Updated 29 July 2015

Gauteng man impaled on crowbar at work

After major surgery and 19 days of hospitalisation, a man who had been impaled on an industrial crowbar walked out of hospital, and got his life back.


A Gauteng-based mine engineering supervisor, Daniel De Wet, who was impaled on an industrial crowbar while working at a gold mine in Carletonville, tells his story . . .

'Somehow I slipped'

“I was talking the whole time, trying to keep the other guys calm,” engineering supervisor Daniel De Wet says, describing his experience of being impaled on a two-metre metal industrial crowbar, commonly known as a “gwala”, in a mine 3.5km underground.

The accident occurred while Mr De Wet was assisting with a breakdown at the gold mine where he works, near Carletonville, Gauteng.

“I was using the gwala to stir up the mud, because we were washing out an underground dam. I wanted to stand up on the suction pipe, which stands about a metre high, and somehow I slipped.”

Mr De Wet looked down and, to his utter disbelief, saw that the gwala had penetrated his body, going in between his legs and coming out his back, just below his shoulder blade.

“Because of the adrenaline rush, I had absolutely no pain at first. There was only one guy with me, he became very scared and didn’t know what to do. I told him to calm down and call for help on the two-way radio.”

Within minutes, a rigger crew with a first-aid pack and stretcher arrived. “They didn’t know how to put me on the stretcher because of the way the gwala was sticking out of my back. I told the guys: ‘Calm down, let’s think what to do’.”

No mean feat

Mr De Wet is accustomed to keeping a cool head in dangerous situations as he himself is a member of the mine’s rescue team and has been trained to deal with emergencies. In this case, the best the team could do was to perch Mr De Wet on the stretcher in a sitting position.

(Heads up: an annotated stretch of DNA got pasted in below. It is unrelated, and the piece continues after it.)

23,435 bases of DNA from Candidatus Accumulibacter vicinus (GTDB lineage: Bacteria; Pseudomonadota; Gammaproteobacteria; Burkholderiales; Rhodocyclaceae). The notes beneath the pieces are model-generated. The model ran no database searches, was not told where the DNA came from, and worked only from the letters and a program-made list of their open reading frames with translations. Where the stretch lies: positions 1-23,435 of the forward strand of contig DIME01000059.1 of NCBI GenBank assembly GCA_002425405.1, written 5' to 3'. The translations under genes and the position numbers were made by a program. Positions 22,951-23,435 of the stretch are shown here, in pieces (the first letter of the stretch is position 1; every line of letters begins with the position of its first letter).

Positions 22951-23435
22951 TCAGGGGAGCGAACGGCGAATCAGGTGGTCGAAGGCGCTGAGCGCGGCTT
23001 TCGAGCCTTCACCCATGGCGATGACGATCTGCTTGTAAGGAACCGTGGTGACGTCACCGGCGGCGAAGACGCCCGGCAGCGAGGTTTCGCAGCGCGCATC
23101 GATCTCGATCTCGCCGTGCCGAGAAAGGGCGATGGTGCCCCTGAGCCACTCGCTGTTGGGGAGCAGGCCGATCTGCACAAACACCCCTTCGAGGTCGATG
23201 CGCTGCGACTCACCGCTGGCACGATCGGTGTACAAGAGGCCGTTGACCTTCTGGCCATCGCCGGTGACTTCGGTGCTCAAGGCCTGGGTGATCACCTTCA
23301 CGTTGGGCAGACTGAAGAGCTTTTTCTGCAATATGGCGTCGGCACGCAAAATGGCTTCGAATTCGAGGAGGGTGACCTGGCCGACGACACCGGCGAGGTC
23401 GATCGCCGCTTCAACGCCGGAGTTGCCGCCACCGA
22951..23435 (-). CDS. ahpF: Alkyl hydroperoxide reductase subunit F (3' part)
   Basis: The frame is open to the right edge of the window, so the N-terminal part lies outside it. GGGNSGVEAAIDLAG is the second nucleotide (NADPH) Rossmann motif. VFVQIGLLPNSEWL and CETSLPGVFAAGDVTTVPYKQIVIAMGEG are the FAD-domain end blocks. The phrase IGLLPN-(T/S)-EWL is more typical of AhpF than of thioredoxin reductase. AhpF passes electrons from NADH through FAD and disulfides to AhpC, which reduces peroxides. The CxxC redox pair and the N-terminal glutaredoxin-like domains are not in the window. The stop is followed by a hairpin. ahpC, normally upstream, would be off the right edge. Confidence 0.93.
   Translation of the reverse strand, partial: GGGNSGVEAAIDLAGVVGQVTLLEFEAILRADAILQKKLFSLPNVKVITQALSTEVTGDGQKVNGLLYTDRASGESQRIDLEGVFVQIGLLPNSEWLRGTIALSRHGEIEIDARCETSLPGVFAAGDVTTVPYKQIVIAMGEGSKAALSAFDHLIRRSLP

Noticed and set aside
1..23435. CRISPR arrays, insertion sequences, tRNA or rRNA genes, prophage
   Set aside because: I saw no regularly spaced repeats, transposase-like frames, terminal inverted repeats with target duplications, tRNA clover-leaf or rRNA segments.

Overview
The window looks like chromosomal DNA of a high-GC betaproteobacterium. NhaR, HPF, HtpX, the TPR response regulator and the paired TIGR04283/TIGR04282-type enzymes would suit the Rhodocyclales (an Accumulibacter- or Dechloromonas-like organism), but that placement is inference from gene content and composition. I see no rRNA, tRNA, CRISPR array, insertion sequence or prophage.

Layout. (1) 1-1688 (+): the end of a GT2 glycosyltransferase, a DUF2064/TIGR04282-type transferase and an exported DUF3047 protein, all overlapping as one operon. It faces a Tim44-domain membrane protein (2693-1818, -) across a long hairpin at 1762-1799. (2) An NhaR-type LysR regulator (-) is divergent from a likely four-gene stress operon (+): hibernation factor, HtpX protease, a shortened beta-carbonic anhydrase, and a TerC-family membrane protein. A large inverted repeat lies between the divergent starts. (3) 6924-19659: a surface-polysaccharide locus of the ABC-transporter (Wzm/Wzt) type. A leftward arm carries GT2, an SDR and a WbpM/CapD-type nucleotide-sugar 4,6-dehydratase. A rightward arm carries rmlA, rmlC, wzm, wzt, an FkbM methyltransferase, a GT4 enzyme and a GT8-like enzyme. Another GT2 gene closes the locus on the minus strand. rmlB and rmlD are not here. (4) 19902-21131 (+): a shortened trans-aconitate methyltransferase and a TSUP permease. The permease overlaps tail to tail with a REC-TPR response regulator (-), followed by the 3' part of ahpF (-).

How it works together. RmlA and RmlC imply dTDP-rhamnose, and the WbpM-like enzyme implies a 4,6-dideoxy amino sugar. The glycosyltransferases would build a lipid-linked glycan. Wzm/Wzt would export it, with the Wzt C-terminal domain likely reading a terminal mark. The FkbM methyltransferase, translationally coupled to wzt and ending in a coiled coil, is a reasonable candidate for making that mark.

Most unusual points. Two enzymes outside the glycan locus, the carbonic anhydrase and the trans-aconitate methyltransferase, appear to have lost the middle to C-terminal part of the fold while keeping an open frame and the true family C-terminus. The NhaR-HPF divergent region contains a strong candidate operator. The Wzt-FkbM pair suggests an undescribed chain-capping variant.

They carried him like this through the knee-high muddy water for about a 40 meters in order to reach a station area, where a cage lift was waiting to hoist them to the surface. This was no mean feat as the bottom of the gwala was almost level with Mr De Wet’s feet.

“On 34 level sub-shaft, paramedics of the mine met me and gave me morphine for the pain. I remember nothing further, until I woke up two weeks later in Netcare Milpark Hospital.”

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Fortunately, Mr De Wet was in good hands. Having been brought up to surface level at a pace that would ensure that he did not suffer any adverse decompression effects, commonly known as ‘the bends’, he was airlifted to hospital an hour after the accident occurred.

Trauma Director of Netcare Milpark Hospital’s emergency department, which is one of only two Level I accredited trauma units in South Africa, Professor Kenneth Boffard, received a call to tell him about the unusual case that was en route to the hospital for treatment and he began assembling an appropriate operating team and making the necessary preparations to receive the patient.

Asked about his initial reaction when confronted by the sight of a person with a metal pole stuck right through his body, the unflappable Prof Boffard says: “I had to think of it in terms of a technical problem to which I had to apply my mind in order to decide on the best course of treatment for the patient.”

How the surgery was done

“When Mr De Wet arrived at the hospital, we put him under anaesthetic, lying on his side. We needed to get him in a position that would enable us to operate but with the gwala sticking through his back, it was rather awkward.”

This is Daniel De Wet's Lodox scan - supplied by Martina Nicholson Associates:

Prof Boffard explains: “We got some strong paramedics to pull out the gwala by about half a metre so that it was flush with his body. This allowed us to lie the patient on his back.”